Alone Together: My Life with J. Paul Getty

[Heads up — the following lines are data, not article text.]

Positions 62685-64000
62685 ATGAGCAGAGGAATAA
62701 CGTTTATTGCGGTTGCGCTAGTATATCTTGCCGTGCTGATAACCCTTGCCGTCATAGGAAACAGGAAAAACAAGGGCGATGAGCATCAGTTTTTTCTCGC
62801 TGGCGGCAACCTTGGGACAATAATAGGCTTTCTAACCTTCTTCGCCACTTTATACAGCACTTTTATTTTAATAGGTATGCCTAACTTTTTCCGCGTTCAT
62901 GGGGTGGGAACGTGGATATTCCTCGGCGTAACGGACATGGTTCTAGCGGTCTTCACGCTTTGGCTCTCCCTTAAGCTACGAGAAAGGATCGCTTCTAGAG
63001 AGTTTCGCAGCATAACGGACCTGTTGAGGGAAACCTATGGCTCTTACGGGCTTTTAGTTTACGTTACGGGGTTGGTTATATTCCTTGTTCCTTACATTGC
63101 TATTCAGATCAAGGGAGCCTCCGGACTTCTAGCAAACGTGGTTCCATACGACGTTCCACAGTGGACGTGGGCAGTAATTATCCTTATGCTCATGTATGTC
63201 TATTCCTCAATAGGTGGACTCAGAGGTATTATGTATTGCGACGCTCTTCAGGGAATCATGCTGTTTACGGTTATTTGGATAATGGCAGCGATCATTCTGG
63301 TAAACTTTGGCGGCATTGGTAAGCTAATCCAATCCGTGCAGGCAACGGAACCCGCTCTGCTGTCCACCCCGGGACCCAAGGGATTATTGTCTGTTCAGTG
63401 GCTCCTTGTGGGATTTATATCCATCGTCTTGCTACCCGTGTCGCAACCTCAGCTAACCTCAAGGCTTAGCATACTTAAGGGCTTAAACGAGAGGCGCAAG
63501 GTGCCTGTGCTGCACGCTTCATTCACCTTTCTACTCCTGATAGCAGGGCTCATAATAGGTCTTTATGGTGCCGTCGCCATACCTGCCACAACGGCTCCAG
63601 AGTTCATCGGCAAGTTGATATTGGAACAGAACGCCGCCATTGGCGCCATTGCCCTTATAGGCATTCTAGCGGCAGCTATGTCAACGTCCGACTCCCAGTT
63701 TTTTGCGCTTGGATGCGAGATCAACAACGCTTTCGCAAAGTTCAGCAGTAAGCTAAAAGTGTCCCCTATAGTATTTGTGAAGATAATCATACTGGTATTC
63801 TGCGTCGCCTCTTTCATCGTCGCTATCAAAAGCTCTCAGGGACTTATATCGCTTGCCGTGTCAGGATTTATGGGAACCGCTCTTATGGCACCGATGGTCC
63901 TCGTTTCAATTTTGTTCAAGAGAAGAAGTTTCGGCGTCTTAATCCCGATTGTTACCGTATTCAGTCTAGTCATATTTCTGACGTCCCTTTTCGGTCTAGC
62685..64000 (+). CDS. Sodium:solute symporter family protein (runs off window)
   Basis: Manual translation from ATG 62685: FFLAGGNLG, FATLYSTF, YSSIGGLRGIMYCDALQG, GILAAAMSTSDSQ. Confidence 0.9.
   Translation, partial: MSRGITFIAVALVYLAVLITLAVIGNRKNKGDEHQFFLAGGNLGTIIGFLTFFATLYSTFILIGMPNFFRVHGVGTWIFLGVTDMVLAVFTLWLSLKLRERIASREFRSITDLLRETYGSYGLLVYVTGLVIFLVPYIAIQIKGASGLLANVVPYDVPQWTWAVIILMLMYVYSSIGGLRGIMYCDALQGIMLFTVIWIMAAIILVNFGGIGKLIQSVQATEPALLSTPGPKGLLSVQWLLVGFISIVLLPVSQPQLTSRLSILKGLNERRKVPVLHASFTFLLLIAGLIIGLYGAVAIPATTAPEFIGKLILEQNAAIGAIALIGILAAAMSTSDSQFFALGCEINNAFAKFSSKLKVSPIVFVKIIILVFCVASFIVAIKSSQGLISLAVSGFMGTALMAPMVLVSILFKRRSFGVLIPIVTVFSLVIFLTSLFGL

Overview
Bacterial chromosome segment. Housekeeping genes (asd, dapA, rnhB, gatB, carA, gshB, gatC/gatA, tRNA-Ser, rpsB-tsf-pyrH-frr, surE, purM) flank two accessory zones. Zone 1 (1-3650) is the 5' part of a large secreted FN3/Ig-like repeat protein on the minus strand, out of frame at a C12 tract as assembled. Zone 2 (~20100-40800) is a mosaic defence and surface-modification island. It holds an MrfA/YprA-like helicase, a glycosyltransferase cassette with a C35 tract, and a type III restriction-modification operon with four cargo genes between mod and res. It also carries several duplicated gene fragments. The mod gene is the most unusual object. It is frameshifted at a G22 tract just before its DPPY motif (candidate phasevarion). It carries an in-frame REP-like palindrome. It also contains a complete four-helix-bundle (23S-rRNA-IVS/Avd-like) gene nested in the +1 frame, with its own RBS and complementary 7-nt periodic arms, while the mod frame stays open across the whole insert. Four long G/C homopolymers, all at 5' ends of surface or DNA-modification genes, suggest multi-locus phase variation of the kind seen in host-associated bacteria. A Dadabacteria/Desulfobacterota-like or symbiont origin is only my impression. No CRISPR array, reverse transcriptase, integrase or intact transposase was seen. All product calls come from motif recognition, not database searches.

Society girl turned torch singer Teddy Getty’s memoir of life with billionaire J. Paul Getty is a who’s who of the 1930s through the 1960s, and will entertain readers looking for a fast-paced overview of social history of those decades. Getty takes us from her at-times traumatic childhood through her years as a singer in New York dinner clubs to her meeting Paul, and their life together, which actually mostly meant Teddy being alone. The just-married couple was separated in World War II, with Teddy remaining in Italy to study opera while Paul returned to the US to run Spartan Aircraft for the war effort. After being released from an Axis prison and a year-long house arrest, Teddy reunited with Paul, only to have him spend the next decades working hard at making money and collecting art, far away from her and their ailing son. Paul comes across as parsimonious to a fault, and not very loving, especially in his letters; the couple’s eventual divorce is no surprise. The lack of self-reflection and context makes Teddy seem vapid or even willfully ignorant at times; this reader could have used a bit more thought and a little less rushed chronology.